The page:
about this and may try to substitute more expensive conventional
non-GM ingredients with less expensive GM products.!
developments - not good or bad?
- I've read that US scientists have engineered
a bacterium that need's an amino acid that does not occur in nature.
- If this bacteria escapes the culture
vessel, it cannot survive, since there is no natural source of
the amino acid.
- 11. Use of GM applications raises
issues in some peoples minds - a recap of where we started in
- Some people argue we are interfering with
nature and it is wrong to genetically modify organisms just for the
benefit of human beings AND uncertainty are the long-term
- Is it right to genetically engineer animals
just to benefits us, and ignoring their real/potential health
- Will we start genetically engineering our
offspring for a set of 'ideal' characteristics e.g. good looks,
intelligence, athletic prowess phenotypes etc.
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(g) Thoughts on
GM the world production of
See also more detailed
gcse biology revision notes
Food and the world's population
Lets start with some statistics - two graphs of population and energy
The graphs shows the acceleration of the world's population and therefore
and increasing food demand.
Although I have no data myself on the world's total food production,
but there are some graphs on ...
which clearly show a similar pattern in agricultural production.
BUT how long can this be sustained?, and there millions
(billions?) of undernourished people suffering from starvation and
disease, primarily from lack of local food production for one reason
or another e.g. climate conditions, war, overuse of soil using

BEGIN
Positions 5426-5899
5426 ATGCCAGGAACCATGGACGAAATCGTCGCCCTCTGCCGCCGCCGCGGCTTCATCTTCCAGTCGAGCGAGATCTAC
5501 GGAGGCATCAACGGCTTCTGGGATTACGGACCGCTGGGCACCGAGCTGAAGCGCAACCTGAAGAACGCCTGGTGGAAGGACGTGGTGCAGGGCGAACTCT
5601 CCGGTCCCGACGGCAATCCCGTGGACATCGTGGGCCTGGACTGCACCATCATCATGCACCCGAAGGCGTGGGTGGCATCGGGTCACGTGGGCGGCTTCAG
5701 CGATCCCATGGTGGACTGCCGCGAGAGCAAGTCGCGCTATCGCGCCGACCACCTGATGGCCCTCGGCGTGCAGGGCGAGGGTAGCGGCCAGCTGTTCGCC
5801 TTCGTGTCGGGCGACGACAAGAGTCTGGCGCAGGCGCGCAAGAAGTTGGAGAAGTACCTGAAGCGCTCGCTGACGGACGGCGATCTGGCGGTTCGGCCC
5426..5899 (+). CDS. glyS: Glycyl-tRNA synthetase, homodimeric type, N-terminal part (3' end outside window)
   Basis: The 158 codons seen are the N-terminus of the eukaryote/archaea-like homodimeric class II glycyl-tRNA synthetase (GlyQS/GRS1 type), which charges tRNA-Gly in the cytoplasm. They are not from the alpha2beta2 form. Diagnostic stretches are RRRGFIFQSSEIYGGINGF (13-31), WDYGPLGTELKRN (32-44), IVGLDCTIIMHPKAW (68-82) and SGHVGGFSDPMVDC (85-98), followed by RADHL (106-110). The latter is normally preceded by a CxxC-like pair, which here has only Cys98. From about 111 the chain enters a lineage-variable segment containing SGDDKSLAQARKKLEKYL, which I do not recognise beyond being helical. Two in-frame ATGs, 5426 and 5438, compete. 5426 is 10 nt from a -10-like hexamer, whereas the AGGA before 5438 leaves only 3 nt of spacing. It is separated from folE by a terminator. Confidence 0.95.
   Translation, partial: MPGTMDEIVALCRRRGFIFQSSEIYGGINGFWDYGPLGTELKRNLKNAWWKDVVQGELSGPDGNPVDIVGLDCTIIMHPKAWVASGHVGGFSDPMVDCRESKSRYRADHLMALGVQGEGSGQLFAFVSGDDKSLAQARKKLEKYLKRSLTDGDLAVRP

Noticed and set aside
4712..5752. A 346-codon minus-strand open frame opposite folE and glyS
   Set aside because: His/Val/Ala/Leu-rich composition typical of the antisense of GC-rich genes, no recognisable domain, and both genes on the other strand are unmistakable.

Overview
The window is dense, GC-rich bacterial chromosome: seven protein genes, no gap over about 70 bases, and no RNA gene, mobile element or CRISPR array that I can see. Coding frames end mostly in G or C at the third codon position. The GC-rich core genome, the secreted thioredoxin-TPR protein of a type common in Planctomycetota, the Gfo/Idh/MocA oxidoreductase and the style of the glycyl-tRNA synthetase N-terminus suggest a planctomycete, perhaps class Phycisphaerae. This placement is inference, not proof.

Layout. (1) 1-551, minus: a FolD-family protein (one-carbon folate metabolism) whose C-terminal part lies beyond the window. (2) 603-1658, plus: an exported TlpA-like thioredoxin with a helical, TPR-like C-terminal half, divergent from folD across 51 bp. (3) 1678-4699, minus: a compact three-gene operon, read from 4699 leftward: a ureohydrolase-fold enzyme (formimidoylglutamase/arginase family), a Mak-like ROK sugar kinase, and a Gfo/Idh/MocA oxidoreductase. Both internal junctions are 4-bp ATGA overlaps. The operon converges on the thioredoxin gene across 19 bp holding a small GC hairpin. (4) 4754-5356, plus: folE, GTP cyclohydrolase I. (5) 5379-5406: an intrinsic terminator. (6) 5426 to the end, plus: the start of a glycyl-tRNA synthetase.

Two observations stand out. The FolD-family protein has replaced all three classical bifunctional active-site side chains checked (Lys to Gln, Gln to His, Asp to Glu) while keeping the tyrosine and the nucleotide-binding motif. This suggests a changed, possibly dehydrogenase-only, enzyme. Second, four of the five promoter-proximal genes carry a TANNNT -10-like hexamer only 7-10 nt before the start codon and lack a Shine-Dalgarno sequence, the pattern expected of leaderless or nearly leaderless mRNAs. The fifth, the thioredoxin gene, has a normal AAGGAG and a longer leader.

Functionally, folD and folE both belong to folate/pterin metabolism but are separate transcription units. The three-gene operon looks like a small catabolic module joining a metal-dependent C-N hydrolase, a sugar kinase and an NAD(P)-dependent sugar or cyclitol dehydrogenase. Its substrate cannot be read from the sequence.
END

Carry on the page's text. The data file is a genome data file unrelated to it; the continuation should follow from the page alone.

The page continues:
non-sustainable agricultural practice.
To minimise the effects of lack of food, everyone should have access
to safe nutritious food - sufficient as well as providing a balanced
diet - this concept is known as 'food security'.
Food security can be defined as "the
state of having reliable access to a sufficient quantity of
affordable, nutritious food".
GM crops can help, but it is only one approach to increasing food production:
As already describe above, some developments so
genetically engineered crops can be designed to be pest
resistant and survive in drought conditions,
and crops can be GM designed to combat certain nutrient
deficiencies e.g. increasing the content of a chemical in
'Golden Rice' that helps make Vitamin A in the body.
However, there are still issue of concern
where GM is of little help:
Poor quality soil lacking in
nutrients or water means crops will fail, even if they are GM.
Though extra nutrients - fertiliser
can still be added to the soil.
Hunger exists where people
cannot afford to buy food, even if it is available,
therefore you need political and economic strategies to tackle
poverty and improve/make fairer the economy and maybe import
There is a danger that the agricultural
production of a country might be too dominated by multinational
companies that manufacture the GM seeds.
Other methods of increasing food production
GM crops are not the complete answer and neither
should they always the 'first choice' in the future.
There are reason for lack of food which GM cannot
do little about e.g.
Poor soil can be improved by application of
fertilisers, but not overuse, which causes environmental problems.
You can control disease and insect infestation without using
GM crops and/or herbicides and pesticides.
You can use biological methods to control pests -
deploying other organisms to reduce pest numbers which can act as
predators or parasites.
These biological methods can be more sustainable
than chemical pesticides, so less harmful to the environment.
See also more detailed
gcse biology revision notes
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Typical learning objectives for this page
Know and understand that genes can also be transferred to the cells of animals, plants
or microorganisms at an early stage in their development so that they
develop with desired characteristics.
Know that new genes can be transferred to crop
Crops that have had their genes modified in this way are called